My theory is that good engineers want to work with people they can learn from, work on interesting problems and see the fruits of their labor appreciated and used. Startups have a huge advantage here over large established companies. Hopefully during the interview process you showed off all the great people in your company, the involvement in product design your engineers have, and the high level of responsibility each engineer has.
At Gigantic Co the average quality of the engineers is not going to be as high (it can't be with 1,000 engineers), the size of the problem each individual engineer gets to work on is smaller (bureaucracy loves slicing problems into ever thinner pieces and distributing them around to too many people), some product manager is telling them exactly what to build, and the chance for personal fame is low.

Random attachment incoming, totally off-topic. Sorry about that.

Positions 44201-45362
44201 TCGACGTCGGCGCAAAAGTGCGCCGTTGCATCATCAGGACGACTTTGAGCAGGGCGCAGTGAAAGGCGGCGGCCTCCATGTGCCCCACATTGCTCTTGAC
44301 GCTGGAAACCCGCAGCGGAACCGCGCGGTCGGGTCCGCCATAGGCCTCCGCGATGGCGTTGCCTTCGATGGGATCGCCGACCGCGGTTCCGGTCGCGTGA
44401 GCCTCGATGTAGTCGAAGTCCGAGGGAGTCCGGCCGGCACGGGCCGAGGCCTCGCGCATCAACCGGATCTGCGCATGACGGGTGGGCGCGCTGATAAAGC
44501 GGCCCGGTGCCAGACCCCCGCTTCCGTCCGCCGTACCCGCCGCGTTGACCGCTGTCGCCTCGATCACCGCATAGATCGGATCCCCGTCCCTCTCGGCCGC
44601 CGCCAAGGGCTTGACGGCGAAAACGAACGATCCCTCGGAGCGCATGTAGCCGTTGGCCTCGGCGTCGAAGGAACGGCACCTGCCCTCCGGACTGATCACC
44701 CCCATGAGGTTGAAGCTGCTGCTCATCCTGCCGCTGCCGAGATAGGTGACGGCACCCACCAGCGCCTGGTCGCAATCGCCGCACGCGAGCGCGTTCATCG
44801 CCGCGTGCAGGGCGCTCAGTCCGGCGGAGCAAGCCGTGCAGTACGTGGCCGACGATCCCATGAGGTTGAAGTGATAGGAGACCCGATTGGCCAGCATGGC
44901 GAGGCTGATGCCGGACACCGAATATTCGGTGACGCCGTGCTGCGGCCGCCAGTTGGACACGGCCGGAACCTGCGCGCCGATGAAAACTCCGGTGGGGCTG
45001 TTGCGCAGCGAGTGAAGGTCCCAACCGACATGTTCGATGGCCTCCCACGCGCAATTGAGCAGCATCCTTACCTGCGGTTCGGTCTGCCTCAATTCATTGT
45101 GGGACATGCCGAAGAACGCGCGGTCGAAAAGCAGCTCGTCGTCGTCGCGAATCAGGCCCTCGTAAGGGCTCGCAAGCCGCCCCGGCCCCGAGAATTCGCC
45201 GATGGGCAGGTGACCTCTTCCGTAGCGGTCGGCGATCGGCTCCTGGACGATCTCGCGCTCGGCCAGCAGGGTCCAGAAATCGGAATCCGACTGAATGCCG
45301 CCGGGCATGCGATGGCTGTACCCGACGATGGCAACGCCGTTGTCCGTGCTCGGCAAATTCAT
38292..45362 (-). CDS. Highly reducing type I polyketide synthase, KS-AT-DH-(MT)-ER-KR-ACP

What Gigantic Co can offer is more cash and the perception of stability. If a candidate just wants cash, you're going to lose them to the big companies and so be it. You didn't want them anyway. You're building equity value for the future and you want engineers who think the same way.
The risk perception argument is a tougher one to win, though it really is a bogus argument. There is effectively 0% unemployment for good engineers. So the only real career risk for an engineer is opportunity cost of not working on something interesting. There's effectively no risk that the engineer would be unemployed for long if your startup blows up.
Assuming you code tested the candidate, you know they are great and so you can invest a lot of effort into personally recruiting them. You can have your CEO or VCs call the candidate -- many candidates will be flattered by the attention. Candidates may also appreciate hearing more about the business strategy for the company, hearing why the VCs invested etc.